By Summer 2019, NASA’s administrator Jim Bridenstine also announced his intention for USA-Russian cooperation on asteroid defense- joining the earlier call made by Roscosmos’ head Dimitri Rogozin for a “Strategic Defense of Earth” which Rogozin described as a way to redirect nuclear weapons towards a common threat in space rather than towards each other. This call for cooperation dovetails the two-fold space strategy unveiled by President Trump in December 2017 with Space Policy Directive 1: Reinvigorating America’s Human Space Exploration Program, where he called for 1) The creation of the Lunar Gateway space station to orbit the Moon and 2) the launching of the Artemis Project that will “lead the return of humans to the Moon for long term exploration and utilisation, followed by human missions to Mars and other destinations.”
These developments were punctuated by President Trump who took the time from his impeachment fiasco to call for an alliance that too many analysts have chosen to ignore saying on– : “Between Russia, China and us, we’re all making hundreds of billions of dollars worth of weapons, including nuclear, which is ridiculous… I think it’s much better if we all got together and didn’t make these weapons… those three countries I think can come together and stop the spending and spend on things that are more productive toward long term peace.”
Although the COVID-19 lock down has done major damage to the schedule for the Orion capsule and space launch system mega rocket needed to carry out the Artemis Project, the scheduled 2024 landing of a man and woman onto the moon’s surface is still on course.
Asteroids and other Celestial Bodies: Redefining “Resources”
But it doesn’t end there.
Leading officials among all three Russian, Chinese and American space agencies have called for going beyond asteroid defense, and colonization with the call for lunar, mars and asteroid resource development strategies. These strategies require that humanity redefine the practice of “mining” as it has hitherto been known for thousands of years, but also re-define what a “resource” is, what “energy” is and what are the limits (if any) to human growth?
In carefully mapping the lunar terrain with a focus on the far side of the moon, China wishes to come to a better understanding of the mineral distribution of vital resources like Titanium, Iron, silicon, aluminium, water, oxygen and hydrogen and especially Helium-3 which are abundant on the Lunar regolith. Helium-3, long called the “Philosophers’ Stone” of energy is the most efficient fuel source for fusion power when fused with deuterium or tritium in a plasma and though it is nearly non-existent on the earth exists in vast quantities on the moon due to the absence of a geomagnetic field. As the Moon’s far side never faces the earth or the earth’s magnetic field, there are far more abundant volumes of solar-produced Helium-3 that have accumulated there over millennia.
Ouyang Ziyuan stated clearly that Helium-3 could “solve humanity’s energy demand for 10 000 years at least” since “each year, three space shuttle missions could bring enough fuel for all human beings across the world.”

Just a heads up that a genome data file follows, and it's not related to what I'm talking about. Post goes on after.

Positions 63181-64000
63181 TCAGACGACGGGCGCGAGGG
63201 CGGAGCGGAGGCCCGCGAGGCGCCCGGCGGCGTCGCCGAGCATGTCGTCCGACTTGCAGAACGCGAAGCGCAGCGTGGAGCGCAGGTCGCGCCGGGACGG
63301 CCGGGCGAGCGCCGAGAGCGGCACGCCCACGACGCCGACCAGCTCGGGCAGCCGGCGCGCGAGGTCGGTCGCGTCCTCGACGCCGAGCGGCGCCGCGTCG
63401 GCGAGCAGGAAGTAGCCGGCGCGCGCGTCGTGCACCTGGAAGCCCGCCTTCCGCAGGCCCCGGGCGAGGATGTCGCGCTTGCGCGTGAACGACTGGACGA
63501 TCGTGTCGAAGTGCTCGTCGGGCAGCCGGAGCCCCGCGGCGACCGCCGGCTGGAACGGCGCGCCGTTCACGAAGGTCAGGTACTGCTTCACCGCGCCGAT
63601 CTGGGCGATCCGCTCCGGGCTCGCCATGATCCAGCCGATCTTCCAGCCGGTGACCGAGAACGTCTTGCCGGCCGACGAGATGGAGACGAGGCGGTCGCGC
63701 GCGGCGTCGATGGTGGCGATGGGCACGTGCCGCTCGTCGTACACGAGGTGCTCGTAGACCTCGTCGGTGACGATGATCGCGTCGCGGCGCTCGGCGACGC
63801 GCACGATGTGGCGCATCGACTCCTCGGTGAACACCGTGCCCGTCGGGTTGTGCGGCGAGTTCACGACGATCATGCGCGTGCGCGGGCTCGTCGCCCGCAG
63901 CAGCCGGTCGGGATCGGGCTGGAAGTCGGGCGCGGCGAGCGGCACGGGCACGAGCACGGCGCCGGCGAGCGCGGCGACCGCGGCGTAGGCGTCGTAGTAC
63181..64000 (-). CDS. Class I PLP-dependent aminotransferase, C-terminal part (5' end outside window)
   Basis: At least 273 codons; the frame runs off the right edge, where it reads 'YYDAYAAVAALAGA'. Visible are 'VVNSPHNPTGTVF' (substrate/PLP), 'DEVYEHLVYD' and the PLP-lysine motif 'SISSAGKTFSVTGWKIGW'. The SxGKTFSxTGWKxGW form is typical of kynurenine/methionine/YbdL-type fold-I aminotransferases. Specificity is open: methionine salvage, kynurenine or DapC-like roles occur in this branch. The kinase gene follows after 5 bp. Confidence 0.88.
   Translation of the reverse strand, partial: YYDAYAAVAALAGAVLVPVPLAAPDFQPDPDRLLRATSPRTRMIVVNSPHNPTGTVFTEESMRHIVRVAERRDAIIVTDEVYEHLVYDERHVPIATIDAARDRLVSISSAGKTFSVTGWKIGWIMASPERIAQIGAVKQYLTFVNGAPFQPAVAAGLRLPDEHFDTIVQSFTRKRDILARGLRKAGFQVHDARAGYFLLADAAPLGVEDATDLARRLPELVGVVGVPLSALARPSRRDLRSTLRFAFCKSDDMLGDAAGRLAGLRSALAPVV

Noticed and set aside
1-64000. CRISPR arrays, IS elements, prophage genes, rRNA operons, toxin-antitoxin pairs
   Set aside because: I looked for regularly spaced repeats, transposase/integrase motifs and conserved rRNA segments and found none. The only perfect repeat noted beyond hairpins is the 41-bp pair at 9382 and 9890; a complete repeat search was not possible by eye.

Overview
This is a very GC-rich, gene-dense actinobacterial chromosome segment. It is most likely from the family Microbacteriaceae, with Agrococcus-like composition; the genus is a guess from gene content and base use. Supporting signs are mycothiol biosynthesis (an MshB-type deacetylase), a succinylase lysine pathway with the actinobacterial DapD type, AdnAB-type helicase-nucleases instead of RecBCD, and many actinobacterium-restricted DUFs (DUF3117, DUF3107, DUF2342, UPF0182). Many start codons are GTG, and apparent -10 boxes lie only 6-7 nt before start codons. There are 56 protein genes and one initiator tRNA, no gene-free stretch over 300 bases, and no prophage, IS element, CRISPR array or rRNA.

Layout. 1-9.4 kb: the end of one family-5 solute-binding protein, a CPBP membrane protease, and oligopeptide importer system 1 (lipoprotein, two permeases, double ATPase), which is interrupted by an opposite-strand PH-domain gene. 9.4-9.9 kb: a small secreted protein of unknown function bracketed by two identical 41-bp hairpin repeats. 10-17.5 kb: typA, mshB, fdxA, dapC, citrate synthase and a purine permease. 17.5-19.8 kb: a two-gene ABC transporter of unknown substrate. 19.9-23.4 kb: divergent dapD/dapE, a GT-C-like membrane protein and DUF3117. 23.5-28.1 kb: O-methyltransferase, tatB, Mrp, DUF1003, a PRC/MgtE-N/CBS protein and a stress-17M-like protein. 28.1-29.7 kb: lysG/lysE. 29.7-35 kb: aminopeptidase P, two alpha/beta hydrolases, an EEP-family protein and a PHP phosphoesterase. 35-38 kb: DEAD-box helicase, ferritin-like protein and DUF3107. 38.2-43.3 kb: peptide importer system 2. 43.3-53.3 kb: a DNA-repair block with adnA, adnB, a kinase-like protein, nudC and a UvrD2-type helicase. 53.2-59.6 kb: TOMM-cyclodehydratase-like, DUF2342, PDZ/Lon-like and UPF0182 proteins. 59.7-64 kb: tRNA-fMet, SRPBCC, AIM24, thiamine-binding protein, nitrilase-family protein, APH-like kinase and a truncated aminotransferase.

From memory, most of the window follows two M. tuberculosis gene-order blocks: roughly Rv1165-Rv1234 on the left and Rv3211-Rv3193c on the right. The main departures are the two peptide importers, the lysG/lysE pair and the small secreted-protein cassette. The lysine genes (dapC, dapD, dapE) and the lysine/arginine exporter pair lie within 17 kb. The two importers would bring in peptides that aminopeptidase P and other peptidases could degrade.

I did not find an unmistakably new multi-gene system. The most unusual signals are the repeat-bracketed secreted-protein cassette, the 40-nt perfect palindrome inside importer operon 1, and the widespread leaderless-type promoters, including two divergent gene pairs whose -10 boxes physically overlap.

In 2013, Ziyuan stated “The Moon is full of resources- mainly rare Earth elements, titanium and uranium which the Earth is really short of, and these resources can be used without limitation… There are so many potential developments- it’s beautiful- so we hope we can fully utilize the Moon to support sustainable development for humans and society.”
China’s Premier Li Keqiang added his voice to the mix stating: “China’s manned space and lunar probe missions have a twofold purpose: first, to explore the origin of the universe and mystery of human life; and second, to make peaceful use of outer space… Peaceful use of outer space is conducive to China’s development. China’s manned space program has proceeded to the stage of building a space station and will move forward step by step.”
In September 2019, Russia and China signed a historical agreement to jointly collaborate on lunar development uniting the Chang’e-7 plans with Russia’s Lunar 26 Orbiter and lunar base development which both nations have on the agenda for 2030-2035.
A Chance to Recover America’s Forgotten Heritage?
Today, America’s slow rekindling of its lost passion has grown beyond the 2017 Space Directive and has resulted in President Trump’s incredible Executive Order on April 6 calling for the mining of asteroids and the Moon which may serve as the gateway to shaping a new system of economic relations, rules and values around a shared future for humankind. This Executive Order states in part that “successful long term exploration and scientific discoveries of the Moon, Mars and other celestial bodies will require partnerships with commercial entities to recover and use resources, including water and certain minerals in outer space.”
In stark opposition to those cynics who wish to analyse every event from the lens of simple geopolitics, the executive order goes onto reject unilateralism in space (promoted by the Space Force ideologues seeking to extend militarisation beyond earth) and rather calls for cooperation, stating that the USA “shall seek to negotiate joint statements, and bilateral and multilateral arrangements with foreign states regarding safe and sustainable operations for the public and private recovery and use of space resources.”
When combined with the remarkable cooperation of Russia, China and the USA over the Health Silk Road and potential New Silk Road cooperation corridors on earth, this potential for a shared future for global (and celestial) serves as a basis of hope for all human kind.